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Key Economic Events
- Gains in U.S. exports of transportation equipment far exceeded gains in U.S. imports in 2007, resulting in a 29 percent decline in the U.S. trade deficit in the sector. Transportation equipment trade with Canada and Japan (major export markets for U.S. motor vehicles) accounted for over one-quarter of the improvement in the trade deficit.
- All product groups within the transportation equipment sector contributed to the increase in U.S. exports. Increased demand for air travel abroad, foreign airlines’ fleet renewal and maintenance, and depreciation of the U.S. dollar against the Canadian dollar and the euro contributed to the rise in U.S. transportation equipment exports.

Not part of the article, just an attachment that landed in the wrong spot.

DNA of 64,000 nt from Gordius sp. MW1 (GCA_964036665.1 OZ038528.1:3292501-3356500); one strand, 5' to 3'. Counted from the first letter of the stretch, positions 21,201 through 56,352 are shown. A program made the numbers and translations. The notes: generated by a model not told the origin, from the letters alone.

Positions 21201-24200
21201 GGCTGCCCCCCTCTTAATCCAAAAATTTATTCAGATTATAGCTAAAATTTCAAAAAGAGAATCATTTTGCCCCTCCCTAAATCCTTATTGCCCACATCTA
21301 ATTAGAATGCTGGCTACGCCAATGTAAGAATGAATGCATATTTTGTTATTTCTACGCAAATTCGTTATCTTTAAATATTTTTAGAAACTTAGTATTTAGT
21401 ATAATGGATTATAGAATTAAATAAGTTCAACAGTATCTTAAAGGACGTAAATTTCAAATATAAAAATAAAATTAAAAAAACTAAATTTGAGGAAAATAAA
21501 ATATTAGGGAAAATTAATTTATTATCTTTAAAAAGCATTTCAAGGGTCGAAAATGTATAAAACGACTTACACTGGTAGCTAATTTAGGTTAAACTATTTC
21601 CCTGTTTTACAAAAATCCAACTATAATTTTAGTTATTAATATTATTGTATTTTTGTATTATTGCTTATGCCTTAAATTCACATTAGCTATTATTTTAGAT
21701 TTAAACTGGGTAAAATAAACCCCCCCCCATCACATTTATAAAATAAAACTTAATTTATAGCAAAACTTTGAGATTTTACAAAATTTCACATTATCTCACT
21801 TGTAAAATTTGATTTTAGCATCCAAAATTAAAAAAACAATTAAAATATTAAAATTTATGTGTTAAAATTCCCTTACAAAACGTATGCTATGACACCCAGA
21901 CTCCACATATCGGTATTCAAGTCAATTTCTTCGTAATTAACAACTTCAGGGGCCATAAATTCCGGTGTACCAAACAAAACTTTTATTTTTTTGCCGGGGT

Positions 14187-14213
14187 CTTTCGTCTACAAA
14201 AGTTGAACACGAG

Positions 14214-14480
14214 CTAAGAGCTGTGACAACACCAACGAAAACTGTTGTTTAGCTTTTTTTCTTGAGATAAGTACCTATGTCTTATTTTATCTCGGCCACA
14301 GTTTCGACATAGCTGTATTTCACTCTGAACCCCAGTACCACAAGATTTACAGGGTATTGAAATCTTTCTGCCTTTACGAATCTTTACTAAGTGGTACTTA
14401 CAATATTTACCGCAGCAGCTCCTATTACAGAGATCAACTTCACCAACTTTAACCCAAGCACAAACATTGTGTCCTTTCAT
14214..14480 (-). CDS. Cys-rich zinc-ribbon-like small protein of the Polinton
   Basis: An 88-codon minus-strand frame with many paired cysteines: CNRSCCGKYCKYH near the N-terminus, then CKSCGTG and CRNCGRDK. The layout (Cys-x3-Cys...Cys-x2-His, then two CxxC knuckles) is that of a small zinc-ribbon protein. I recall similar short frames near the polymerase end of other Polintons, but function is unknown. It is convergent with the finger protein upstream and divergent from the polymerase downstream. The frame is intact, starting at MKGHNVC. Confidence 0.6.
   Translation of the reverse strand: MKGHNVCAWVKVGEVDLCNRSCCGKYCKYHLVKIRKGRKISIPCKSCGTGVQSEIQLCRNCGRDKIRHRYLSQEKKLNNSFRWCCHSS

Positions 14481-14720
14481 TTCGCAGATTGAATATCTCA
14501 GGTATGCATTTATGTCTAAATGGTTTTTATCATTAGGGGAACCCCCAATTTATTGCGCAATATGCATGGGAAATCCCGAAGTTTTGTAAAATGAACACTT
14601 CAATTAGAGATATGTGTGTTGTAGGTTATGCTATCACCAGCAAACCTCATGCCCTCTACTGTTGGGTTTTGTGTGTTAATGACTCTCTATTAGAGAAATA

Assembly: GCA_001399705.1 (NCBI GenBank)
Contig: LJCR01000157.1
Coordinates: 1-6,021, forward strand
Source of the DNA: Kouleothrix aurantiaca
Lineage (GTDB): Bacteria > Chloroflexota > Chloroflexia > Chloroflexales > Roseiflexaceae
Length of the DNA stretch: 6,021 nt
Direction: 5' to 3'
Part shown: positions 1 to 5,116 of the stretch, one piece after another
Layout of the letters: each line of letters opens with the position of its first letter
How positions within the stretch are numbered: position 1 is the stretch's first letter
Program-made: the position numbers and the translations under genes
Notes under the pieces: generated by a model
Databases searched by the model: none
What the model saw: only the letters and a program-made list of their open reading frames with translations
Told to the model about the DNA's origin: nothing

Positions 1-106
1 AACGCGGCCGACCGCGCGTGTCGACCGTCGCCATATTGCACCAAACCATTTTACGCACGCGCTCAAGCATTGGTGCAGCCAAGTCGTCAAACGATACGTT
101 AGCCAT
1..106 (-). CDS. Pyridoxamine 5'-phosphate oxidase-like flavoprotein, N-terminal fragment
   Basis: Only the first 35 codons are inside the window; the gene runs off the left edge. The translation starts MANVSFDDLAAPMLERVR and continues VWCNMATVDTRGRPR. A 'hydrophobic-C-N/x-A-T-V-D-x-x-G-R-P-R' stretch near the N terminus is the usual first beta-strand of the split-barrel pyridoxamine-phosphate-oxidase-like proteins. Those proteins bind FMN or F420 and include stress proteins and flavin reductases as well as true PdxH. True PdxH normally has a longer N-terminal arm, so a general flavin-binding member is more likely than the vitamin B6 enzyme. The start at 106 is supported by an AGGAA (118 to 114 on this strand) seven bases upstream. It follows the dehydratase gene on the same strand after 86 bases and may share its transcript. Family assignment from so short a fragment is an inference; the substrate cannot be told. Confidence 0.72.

- Despite increased U.S. imports of aircraft and related equipment, aircraft engines, and certain motor vehicles, U.S. imports of transportation equipment were less significant than U.S. exports due largely to fewer imports of construction and mining equipment as the U.S. economy slowed.
- Motor vehicles, construction and mining equipment, and certain motor vehicle parts showed the largest value increases in U.S. imports.
Trade Shifts in 2007 from 2006
- U.S. trade deficit: Decreased by $25.2 billion (29 percent) to $60.5 billion
- U.S. exports: Increased by $31.1 billion (14 percent) to $249.4 billion
- U.S. imports: Increased by $5.9 billion (2 percent) to $309.9 billion
Peder Andersen, Office of Industries, USITC: "China's Growing Market for Large Civil Aircraft"
Aerospace Industries Association